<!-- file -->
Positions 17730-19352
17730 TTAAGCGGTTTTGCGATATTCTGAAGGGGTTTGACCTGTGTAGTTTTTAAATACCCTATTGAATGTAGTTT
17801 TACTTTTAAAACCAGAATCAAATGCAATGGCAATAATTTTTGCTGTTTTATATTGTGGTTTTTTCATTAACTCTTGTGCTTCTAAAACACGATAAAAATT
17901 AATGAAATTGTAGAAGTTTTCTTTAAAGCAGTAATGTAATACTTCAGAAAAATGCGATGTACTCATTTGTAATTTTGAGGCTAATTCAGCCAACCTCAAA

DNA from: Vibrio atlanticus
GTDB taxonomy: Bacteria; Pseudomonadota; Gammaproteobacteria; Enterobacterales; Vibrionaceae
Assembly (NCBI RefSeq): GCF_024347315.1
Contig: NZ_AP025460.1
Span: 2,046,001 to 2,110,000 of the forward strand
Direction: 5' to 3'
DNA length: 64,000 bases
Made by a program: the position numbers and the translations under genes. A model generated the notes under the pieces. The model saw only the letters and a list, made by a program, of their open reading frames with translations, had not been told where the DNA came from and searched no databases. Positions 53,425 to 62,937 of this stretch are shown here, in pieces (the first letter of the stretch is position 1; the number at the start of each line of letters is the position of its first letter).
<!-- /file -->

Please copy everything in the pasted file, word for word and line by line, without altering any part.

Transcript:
Positions 17730-19352
17730 TTAAGCGGTTTTGCGATATTCTGAAGGGGTTTGACCTGTGTAGTTTTTAAATACCCTATTGAATGTAGTTT
17801 TACTTTTAAAACCAGAATCAAATGCAATGGCAATAATTTTTGCTGTTTTATATTGTGGTTTTTTCATTAACTCTTGTGCTTCTAAAACACGATAAAAATT
17901 AATGAAATTGTAGAAGTTTTCTTTAAAGCAGTAATGTAATACTTCAGAAAAATGCGATGTACTCATTTGTAATTTTGAGGCTAATTCAGCCAACCTCAAA

DNA from: Vibrio atlanticus
GTDB taxonomy: Bacteria; Pseudomonadota; Gammaproteobacteria; Enterobacterales; Vibrionaceae
Assembly (NCBI RefSeq): GCF_024347315.1
Contig: NZ_AP025460.1
Span: 2,046,001 to 2,110,000 of the forward strand
Direction: 5' to 3'
DNA length: 64,000 bases
Made by a program: the position numbers and the translations under genes. A model generated the notes under the pieces. The model saw only the letters and a list, made by a program, of their open reading frames with translations, had not been told where the DNA came from and searched no databases. Positions 53,425 to 62,937 of this stretch are shown here, in pieces (the first letter of the stretch is position 1; the number at the start of each line of letters is the position of its first letter).